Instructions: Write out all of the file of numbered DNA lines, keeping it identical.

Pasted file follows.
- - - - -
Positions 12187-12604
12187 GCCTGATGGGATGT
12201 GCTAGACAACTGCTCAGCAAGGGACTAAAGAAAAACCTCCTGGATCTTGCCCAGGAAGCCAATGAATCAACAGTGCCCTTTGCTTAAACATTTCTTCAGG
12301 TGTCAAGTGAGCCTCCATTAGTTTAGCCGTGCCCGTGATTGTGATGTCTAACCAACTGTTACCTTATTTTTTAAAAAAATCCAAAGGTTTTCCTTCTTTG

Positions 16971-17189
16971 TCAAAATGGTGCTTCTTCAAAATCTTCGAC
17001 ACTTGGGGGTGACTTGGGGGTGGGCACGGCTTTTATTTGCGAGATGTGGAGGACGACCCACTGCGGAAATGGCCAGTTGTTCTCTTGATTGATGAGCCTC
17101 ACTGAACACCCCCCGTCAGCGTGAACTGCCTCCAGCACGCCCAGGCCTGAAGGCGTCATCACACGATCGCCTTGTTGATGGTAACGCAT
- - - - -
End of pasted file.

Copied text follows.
Positions 12187-12604
12187 GCCTGATGGGATGT
12201 GCTAGACAACTGCTCAGCAAGGGACTAAAGAAAAACCTCCTGGATCTTGCCCAGGAAGCCAATGAATCAACAGTGCCCTTTGCTTAAACATTTCTTCAGG
12301 TGTCAAGTGAGCCTCCATTAGTTTAGCCGTGCCCGTGATTGTGATGTCTAACCAACTGTTACCTTATTTTTTAAAAAAATCCAAAGGTTTTCCTTCTTTG

Positions 16971-17189
16971 TCAAAATGGTGCTTCTTCAAAATCTTCGAC
17001 ACTTGGGGGTGACTTGGGGGTGGGCACGGCTTTTATTTGCGAGATGTGGAGGACGACCCACTGCGGAAATGGCCAGTTGTTCTCTTGATTGATGAGCCTC
17101 ACTGAACACCCCCCGTCAGCGTGAACTGCCTCCAGCACGCCCAGGCCTGAAGGCGTCATCACACGATCGCCTTGTTGATGGTAACGCAT